environmentalism’s social bases past

ch2., ec-p.2 –  who was most likely to care most about environmental quality and greater protection of ecosystems through the 1970s and 1980s…

“Analysts described the social bases of US environmentalism by identifying social and demographic characteristics associated with various expressions of environmental concern about myriad environmental issues and ecological conditions (Dunlap and Jones 2002). As sociologists began exploring them systematically (Van Liere and Dunlap 1980), they found the social bases of environmental concern relatively stable (Klineberg, McKeever, and Rothenbach 1998). For almost two decades, “younger adults, the well-educated, political liberals, Democrats, those raised and currently living in urban areas…were found consistently more supportive of environmental protection than were their respective counterparts” (Jones and Dunlap 1992). Women were more concerned about risks associated with technology (Davidson and Freudenburg 1996), local pollution and toxic waste problems (Brown and Ferguson 1995, Krauss 1989), and “when significant gender differences emerge, women are found to be more environmentally concerned” (Jones and Dunlap 1992).”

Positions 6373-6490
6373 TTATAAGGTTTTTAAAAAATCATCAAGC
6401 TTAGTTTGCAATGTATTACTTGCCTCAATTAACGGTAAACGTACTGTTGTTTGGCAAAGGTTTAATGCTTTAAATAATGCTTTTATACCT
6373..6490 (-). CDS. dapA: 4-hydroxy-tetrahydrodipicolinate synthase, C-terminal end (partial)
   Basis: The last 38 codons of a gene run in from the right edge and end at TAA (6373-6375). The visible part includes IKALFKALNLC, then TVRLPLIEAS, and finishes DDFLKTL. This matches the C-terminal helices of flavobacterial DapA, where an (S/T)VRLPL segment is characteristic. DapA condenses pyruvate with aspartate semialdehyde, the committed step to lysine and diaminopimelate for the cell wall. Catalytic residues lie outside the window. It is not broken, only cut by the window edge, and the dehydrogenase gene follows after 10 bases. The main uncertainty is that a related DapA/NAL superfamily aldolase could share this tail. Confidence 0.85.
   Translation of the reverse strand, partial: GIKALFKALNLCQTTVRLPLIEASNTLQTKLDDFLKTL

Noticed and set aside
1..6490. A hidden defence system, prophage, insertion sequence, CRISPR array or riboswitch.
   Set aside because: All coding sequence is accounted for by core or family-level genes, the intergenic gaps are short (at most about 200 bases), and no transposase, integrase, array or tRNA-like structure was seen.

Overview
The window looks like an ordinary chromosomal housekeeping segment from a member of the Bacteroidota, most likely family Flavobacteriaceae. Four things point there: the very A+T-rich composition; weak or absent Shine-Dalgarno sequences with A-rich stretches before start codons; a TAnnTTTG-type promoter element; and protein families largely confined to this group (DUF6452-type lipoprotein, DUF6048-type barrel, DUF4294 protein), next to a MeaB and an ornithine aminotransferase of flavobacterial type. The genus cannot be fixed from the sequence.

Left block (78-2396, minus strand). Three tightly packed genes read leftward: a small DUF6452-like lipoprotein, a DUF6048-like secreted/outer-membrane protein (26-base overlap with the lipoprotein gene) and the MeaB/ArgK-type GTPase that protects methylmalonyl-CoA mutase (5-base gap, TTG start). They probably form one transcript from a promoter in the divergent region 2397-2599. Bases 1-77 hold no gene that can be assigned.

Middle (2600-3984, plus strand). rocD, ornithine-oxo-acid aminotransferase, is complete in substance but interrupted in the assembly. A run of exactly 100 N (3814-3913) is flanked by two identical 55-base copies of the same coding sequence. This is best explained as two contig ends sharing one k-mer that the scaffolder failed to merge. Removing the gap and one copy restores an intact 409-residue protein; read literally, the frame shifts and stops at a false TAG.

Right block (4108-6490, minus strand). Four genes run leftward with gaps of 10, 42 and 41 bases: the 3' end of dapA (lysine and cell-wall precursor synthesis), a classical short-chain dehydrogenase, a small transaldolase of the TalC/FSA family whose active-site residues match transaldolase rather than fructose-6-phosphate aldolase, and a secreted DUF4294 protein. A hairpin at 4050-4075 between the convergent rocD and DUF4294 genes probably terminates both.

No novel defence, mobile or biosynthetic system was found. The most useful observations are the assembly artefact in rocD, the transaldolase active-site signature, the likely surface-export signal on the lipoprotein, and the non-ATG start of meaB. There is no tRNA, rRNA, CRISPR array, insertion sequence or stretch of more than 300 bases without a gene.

English: 1908 US editorial cartoon on Theodore...

English: 1908 US editorial cartoon on Theodore Roosevelt and conservation (Photo credit: Wikipedia)


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Mobilizing Ideas

Activists and Scholars Debate Social Movements and Social Change

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